The issue with this is that when you run a "parameter test" once a speaker is installed in
a box, the software doesn't know that the 1st impedance peak is not a raw-driver's Fs (remember, Fs= free-air(!)
resonance)----and since it doesn't know, it still goes ahead uses that 1st peak to calculate what it thinks
is the driver's free-air resonance, and spits out the results without alerting you that the driver is not really suspended in free-air.
But it is flawed because there is no Fs
once a driver is enclosed. There is nothing "free air" about a driver "enclosed"---a kind of oxymoron. The reason for this is that once a driver is enclosed it now forms one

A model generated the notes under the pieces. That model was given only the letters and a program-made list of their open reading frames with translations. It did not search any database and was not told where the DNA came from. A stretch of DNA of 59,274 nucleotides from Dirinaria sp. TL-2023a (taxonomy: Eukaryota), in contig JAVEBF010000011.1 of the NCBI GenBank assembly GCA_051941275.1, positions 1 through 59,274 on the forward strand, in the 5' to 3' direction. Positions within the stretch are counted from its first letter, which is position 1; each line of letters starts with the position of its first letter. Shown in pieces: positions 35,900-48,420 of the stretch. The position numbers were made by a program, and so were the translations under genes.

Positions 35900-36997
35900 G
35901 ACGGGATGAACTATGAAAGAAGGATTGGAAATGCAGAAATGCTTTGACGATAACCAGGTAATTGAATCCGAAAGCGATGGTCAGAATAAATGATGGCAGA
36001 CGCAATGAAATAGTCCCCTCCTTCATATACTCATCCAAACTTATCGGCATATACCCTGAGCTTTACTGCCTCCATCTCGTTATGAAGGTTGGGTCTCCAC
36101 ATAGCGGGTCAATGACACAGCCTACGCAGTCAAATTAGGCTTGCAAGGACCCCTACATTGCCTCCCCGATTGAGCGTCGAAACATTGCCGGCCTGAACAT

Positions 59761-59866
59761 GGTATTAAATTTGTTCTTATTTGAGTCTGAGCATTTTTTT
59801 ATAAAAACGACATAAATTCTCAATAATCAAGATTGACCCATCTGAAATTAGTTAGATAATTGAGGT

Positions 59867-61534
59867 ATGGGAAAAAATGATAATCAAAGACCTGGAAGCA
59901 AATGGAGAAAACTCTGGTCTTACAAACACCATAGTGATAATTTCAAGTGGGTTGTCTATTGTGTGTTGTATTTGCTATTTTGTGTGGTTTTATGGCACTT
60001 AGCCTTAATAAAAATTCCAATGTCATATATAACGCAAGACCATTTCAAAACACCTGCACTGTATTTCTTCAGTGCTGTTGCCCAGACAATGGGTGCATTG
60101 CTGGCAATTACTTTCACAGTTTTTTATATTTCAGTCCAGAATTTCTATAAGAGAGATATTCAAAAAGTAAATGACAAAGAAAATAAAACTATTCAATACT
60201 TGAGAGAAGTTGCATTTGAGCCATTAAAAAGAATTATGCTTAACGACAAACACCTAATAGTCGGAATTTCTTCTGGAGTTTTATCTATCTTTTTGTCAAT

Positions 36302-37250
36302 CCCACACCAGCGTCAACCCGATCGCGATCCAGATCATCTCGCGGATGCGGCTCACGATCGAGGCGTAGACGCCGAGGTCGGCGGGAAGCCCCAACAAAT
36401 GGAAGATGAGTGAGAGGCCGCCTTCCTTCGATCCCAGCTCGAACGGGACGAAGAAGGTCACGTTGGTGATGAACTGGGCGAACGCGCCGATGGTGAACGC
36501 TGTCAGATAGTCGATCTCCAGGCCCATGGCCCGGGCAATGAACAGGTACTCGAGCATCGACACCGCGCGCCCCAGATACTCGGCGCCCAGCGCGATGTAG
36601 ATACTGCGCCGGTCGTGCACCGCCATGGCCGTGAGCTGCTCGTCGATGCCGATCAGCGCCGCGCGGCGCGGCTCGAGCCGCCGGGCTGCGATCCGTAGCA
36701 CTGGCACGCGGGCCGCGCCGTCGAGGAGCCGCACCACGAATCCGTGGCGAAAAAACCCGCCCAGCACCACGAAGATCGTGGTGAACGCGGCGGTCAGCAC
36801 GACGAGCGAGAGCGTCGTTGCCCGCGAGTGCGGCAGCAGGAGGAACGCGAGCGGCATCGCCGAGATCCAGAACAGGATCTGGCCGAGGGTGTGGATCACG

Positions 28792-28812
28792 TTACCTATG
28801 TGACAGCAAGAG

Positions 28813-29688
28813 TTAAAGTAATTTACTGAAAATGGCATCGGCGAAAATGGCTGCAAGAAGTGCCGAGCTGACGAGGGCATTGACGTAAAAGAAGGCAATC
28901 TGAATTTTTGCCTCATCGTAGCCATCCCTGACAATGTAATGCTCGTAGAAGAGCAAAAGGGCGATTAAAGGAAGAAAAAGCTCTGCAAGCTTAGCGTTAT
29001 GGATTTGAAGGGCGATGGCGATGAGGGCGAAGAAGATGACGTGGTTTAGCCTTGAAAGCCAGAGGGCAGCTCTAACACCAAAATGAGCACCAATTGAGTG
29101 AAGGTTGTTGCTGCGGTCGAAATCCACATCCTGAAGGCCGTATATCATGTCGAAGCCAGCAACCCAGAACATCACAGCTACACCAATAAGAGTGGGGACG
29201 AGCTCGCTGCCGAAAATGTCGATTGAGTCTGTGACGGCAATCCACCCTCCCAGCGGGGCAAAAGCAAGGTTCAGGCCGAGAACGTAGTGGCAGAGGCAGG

driven resonant system with the enclosure and vent, that are now inseparable from each other. This goes back to University Physics 101 with the studies of a driven damped double-mass double-spring harmonic oscillator.
This is why a vented enclosure's primary system is called Fb
, not Fs (similarly for a sealed box, the system resonance is Fc). Rest assured, the primary system resonance (Fb, or "port tuning" as it is known) for that enclosure you posted is just slightly below 40Hz, right where the impedance dip is.